By looking in the LCSH you can often avoid frustration, save time, and locate useful terms that might not have occurred to you.


    On the left is a sample from the LCSH.
    See below for an explanation of its use.


      Note:
    • Headings in boldface may be used for subject searching. For example, "Models and modelmaking" may be used as a subject heading.
    • May Subd Geog. Place names may follow the heading.
    • Call number given (TT154) indicates where most books on this subject are found. Rather than search further, you might just go directly to this call number.
    • UF (Used For) refers to related subject headings.
    • BT (Broader Topic) refers to more general subject headings. These headings would be useful if you need to broaden your topic.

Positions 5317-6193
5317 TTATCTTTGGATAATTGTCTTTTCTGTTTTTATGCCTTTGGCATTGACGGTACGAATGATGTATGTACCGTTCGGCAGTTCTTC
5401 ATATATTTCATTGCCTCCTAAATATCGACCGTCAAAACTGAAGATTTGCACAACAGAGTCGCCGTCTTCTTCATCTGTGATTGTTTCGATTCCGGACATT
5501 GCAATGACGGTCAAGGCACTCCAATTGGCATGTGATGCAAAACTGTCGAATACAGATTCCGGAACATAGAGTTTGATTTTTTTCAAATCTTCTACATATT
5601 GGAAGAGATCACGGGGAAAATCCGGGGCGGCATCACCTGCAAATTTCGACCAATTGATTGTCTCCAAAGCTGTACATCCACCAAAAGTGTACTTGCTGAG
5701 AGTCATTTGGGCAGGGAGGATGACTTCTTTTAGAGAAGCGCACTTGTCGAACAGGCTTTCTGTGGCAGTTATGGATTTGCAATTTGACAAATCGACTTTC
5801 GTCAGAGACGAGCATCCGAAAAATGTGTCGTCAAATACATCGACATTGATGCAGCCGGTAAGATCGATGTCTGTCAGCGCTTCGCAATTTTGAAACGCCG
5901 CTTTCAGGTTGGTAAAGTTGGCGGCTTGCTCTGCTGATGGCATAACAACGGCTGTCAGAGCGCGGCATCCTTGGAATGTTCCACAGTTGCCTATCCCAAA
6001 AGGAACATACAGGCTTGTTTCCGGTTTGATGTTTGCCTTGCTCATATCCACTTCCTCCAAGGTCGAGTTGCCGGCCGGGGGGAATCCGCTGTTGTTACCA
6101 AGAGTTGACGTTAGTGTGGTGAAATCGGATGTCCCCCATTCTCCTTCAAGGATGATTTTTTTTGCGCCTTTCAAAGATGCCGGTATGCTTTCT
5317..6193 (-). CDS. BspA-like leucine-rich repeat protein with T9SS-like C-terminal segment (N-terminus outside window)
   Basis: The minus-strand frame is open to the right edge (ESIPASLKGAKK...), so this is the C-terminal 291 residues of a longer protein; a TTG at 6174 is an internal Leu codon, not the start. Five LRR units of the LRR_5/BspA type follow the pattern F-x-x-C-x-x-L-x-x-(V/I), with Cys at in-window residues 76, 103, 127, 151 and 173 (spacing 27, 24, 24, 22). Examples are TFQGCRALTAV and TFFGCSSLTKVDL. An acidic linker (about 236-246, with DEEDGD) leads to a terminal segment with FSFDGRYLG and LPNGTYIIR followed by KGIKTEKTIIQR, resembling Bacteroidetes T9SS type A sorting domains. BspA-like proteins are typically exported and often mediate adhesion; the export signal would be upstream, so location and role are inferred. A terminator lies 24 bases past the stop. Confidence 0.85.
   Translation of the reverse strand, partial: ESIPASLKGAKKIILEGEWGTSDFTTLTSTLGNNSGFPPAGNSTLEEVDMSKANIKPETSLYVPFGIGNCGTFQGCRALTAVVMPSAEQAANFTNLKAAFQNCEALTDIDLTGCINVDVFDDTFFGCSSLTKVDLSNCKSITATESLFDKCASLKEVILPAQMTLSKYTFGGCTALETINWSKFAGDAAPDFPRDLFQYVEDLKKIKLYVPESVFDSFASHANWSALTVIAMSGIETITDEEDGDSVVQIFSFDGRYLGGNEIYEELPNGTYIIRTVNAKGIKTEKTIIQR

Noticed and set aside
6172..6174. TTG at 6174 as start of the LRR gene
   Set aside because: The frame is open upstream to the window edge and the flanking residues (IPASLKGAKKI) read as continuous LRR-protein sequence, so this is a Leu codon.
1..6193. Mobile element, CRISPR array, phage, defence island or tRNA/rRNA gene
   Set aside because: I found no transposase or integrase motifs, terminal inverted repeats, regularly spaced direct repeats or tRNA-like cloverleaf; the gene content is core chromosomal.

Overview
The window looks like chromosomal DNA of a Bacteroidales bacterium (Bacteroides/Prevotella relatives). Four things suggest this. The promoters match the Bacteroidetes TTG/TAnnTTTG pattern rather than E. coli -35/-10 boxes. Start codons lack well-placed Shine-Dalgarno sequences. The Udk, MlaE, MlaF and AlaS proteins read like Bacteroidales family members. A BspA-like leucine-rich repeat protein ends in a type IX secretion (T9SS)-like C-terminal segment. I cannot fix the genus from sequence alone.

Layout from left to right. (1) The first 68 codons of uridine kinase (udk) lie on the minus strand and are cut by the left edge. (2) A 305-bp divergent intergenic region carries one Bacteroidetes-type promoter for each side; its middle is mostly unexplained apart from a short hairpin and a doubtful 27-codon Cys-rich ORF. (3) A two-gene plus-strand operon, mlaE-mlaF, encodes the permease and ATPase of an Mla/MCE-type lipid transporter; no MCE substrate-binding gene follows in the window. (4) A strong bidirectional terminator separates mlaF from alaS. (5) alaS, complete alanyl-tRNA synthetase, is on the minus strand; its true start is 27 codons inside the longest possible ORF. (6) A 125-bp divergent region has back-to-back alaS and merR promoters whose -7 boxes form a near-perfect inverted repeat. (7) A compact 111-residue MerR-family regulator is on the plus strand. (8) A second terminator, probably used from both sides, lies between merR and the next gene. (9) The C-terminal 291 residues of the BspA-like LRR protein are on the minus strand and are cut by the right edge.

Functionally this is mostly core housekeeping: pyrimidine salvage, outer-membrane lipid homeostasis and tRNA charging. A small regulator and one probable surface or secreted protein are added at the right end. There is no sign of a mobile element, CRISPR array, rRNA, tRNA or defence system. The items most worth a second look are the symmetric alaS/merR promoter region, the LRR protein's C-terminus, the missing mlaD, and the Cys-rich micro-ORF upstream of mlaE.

• RT (Related Topic). These terms can provide ideas of other topics to investigate.
    • SA (See Also) refers you to other ways of looking up the same topic.
    • NT (Narrower Topic) refers to more specific headings than the boldface heading.
    • -- (a dash) refers to a subdivision of the boldface subject heading. These listed subdivisions are useful for narrowing a topic.

Types of Relationships within Subject Headings

Pre-coordinated Relationships

A pre-coordinated multiple-concept heading contains two or more otherwise individual or independent concepts coordinated or related through one or more linking devices. Pre-coordination results in phrase headings or main-heading/subdivision combinations. Examples include: Budget in business, Church and industry, Earth-Rotation, Biology-Scholarships, fellowships, etc.

Term relationships